By Ruzanna KhachatrianThe Armenian authorities have no plans to prolong President Robert Kocharian’s second five-year term in office or to enable him to seek a third term in 2008, a leading member of the governing Republican Party (HHK) said on Wednesday.
Tigran Torosian, who is also the deputy speaker of parliament, spoke to RFE/RL after the publication of the authorities’ revised draft amendments to Armenia’s constitution. Their original version was drawn up by Kocharian but failed to win sufficient popular support at a referendum in May 2003. The constitutional reform package has since undergone minor changes approved by the HHK and its two coalition partners, the Armenian Revolutionary Federation (Dashnaktsutyun) and the Orinats Yerkir Party.
Among those modifications is a proposal to increase the Armenian parliament’s term in office from four to five years. The chairman of the National Assembly’s committee on legal affairs, Rafik Petrosian, suggested last month that the presidential term could likewise be extended by “one or two years.” However, the new amendments posted on the parliament’s web site carry no such change.
Torosian appeared annoyed by Petrosian’s statements which have fueled speculation about Kocharian’s desire to stay in office after 2008. “If this idea dawned on someone, they should not present it as an intention,” he said. “An intention would mean that many people are inclined to see that happening. As far as I know, there are no such plans in the National Assembly and the presidential administration.”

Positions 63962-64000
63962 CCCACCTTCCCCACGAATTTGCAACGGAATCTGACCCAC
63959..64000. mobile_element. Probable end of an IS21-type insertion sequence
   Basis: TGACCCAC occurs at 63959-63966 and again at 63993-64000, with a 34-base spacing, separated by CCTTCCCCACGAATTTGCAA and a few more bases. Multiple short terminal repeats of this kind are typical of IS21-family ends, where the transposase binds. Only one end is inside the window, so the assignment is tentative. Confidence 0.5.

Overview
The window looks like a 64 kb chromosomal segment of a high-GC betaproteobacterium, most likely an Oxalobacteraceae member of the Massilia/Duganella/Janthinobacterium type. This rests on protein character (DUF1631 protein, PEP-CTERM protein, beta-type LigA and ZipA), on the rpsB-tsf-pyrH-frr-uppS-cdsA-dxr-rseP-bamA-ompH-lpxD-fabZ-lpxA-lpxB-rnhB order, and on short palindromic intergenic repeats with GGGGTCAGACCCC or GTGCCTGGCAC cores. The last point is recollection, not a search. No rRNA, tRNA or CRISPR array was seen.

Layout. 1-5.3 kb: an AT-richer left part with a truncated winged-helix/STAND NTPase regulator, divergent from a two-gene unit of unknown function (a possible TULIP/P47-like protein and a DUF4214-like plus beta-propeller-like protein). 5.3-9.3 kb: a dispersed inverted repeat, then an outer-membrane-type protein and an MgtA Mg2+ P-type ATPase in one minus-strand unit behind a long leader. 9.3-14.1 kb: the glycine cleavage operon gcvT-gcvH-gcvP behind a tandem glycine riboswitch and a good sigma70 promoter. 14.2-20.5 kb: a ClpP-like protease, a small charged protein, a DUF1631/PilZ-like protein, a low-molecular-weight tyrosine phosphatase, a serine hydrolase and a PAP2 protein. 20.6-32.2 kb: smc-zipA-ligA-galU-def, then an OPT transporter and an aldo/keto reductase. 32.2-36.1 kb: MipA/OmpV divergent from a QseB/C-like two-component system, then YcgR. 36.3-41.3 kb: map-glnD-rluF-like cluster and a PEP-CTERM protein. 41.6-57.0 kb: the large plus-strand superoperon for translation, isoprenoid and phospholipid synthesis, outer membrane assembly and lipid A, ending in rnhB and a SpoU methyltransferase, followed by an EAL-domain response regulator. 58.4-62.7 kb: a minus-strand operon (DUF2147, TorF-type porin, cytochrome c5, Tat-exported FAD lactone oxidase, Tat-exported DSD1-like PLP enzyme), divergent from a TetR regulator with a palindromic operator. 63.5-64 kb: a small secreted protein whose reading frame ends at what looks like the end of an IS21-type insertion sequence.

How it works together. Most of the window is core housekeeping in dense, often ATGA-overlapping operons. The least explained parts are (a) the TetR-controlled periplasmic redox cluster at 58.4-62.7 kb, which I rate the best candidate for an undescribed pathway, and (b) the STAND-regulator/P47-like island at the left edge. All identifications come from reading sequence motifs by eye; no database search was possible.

Under the current Armenian constitution controversially enacted in 1995, the president of the republic can not hold the post for more than two consecutive spells. Torosian denied some observers’ claims that the authorities could start a new countdown of Kocharian presidential years if the amendments are approved at the next constitutional referendum planned for July 2005.
“I think that if these changes are passed, the president of the republic will not run for a third time,” Torosian said. “Otherwise, one could always make minor changes in the constitution for that purpose. There is neither logic nor legal basis for doing that.”
“There are such precedents in some CIS countries,” he added, referring to the former Soviet republics of Central Asia that have been governed by the same autocratic leaders for more than a decade. “I believe that so far we have had a totally different orientation in our work: not to the East, but to the West.”
The constitutional package will be sent to the so-called Venice Commission of the Council of Europe monitoring legal reforms in Armenia later this month. It has to be endorsed by the parliament before being put to a referendum. Parliamentary debates on the issue are not expected before next spring.